The expanding network and increased reliability of mobile technology have enabled educational institutions in Australia to offer continuous learning and reskilling opportunities to its students.
Australia’s national open-access data network project and National Broadband Network will help growth in online education by providing technical efficiency through increased internet connections and speedy data transfers across the country. According to the Australian Trade
and Investment commission, there are over 350 Ed-tech companies servicing the Australian education sector, where there are approximately 1,100 online education providers, generating approximately ~AUD 3.3 billion (USD 2.2 billion) in revenue499. With the increase in technological
innovation and student demand for digitized education services, the Ed-tech market is expected to grow to ~AUD 1.7 billion (USD 1.1 billion) by 2020500. The Australian Government supports the appropriate use of technology in schools by providing AUD 51 million to support a range
of education projects undertaken to improve digital literacy amongst students and drive partnerships between information and communications technology (ICT) leaders and schools501.
Australia is pioneering the way with innovative, world class solutions within the education sector. Leading online providers in Australia include Ducere, Online Education Services, Open Colleges, Open Training and Education Network and Open Universities Australia502. A few emerging
education technologies that are being applied in schools and universities in Australia include adaptive learning platforms, which are used to measure student progress and engagement; the internet of things, which can be applied to student learning and campus activity to inform the direction of content delivery and institutional planning; artificial intelligence, which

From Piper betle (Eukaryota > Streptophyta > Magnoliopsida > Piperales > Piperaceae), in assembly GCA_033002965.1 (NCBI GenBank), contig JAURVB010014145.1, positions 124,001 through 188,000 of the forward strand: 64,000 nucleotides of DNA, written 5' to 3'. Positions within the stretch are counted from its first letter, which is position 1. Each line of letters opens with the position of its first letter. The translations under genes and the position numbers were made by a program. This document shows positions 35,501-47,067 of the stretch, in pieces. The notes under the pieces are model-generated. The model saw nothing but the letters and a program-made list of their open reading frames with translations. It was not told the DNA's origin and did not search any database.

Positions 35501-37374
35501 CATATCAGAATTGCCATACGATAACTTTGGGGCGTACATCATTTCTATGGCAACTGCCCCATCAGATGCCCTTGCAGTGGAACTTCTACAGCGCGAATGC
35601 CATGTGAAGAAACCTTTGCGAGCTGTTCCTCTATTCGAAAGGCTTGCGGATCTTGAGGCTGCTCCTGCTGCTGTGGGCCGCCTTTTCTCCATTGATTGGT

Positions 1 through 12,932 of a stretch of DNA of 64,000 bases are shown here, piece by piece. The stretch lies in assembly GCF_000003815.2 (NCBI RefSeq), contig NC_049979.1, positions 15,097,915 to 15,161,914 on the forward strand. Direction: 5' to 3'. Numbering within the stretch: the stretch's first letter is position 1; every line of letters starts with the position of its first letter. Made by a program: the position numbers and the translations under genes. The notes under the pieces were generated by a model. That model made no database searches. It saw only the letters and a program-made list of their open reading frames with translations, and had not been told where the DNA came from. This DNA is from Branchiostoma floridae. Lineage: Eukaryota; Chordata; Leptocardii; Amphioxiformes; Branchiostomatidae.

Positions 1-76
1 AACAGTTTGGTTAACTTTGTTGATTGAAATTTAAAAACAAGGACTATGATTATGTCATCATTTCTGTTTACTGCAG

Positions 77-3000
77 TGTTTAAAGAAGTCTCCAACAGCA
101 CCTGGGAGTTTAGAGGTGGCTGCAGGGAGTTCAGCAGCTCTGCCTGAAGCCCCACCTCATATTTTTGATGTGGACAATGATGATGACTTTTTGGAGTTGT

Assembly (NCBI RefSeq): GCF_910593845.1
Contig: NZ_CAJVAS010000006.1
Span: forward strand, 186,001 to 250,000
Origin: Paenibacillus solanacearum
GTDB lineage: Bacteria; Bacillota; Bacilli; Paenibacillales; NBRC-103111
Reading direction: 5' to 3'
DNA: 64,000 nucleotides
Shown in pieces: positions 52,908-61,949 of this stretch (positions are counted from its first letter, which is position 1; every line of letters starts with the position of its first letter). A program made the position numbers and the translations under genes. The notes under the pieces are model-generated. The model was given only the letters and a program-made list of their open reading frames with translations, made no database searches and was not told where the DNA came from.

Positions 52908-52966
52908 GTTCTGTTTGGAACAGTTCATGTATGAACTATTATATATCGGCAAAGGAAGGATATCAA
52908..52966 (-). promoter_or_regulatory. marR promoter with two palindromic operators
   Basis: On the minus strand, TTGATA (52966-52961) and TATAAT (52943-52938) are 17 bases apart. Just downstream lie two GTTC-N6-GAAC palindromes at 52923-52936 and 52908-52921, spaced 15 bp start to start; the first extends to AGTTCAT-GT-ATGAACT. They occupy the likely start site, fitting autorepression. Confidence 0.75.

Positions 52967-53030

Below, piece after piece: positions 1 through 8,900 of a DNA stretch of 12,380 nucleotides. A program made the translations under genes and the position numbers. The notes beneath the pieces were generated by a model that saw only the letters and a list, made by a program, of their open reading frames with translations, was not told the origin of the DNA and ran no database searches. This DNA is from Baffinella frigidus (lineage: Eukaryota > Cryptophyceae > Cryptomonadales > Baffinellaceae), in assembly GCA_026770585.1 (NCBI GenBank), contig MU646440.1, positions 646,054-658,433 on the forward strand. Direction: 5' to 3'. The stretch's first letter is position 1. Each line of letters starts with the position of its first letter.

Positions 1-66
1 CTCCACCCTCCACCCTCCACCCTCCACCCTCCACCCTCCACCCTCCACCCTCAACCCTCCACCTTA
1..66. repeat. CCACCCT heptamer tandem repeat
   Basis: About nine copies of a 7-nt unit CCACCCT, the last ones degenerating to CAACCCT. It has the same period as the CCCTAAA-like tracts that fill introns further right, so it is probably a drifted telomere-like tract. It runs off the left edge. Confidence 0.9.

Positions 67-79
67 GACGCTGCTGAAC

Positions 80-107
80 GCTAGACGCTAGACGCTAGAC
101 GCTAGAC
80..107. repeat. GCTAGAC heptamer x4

is used to help colleges interpret data, improve administrative procedures and enhance online learning and research processes; and cloud computing, which has made the virtual exchange and accessing of data incredibly efficient. In higher educational institutes, Australia has also been fostering innovation by hosting over 110 in-house incubators and accelerator programs based in various universities. The Melbourne Accelerator Program, which is working with the University of Melbourne and ATP Innovations, which is working with the University of Sydney, University of Technology, Australian National University and University of New South Wales, were ranked thirteenth and fourth respectively in the global list of top 25 university incubators.
Schools in Australia have also integrated world-class solutions, platforms and programs to teach and engage students. West Australia has 95 out of the 1000 learning places for children to learn how to code, worldwide. South Australia has integrated robots and artificial intelligence in aiding its delivery of first-class world education. For instance, 3P learning is a
world-wide online education company that offers cloud-based resources to help students in grades K-12 to improve their academic performance. Victoria and Melbourne have adapted their K-12 curriculum and made it mandatory to accommodate machine learning and coding
in their curriculum for children in grade 10. They have made it mandatory to offer courses on digital and design technologies to enable students to think computationally and critically and arrive at solutions. Initiation of such an academic regulation will ensure that the youth of Australia is in pace with the growing technological demands of the economy504.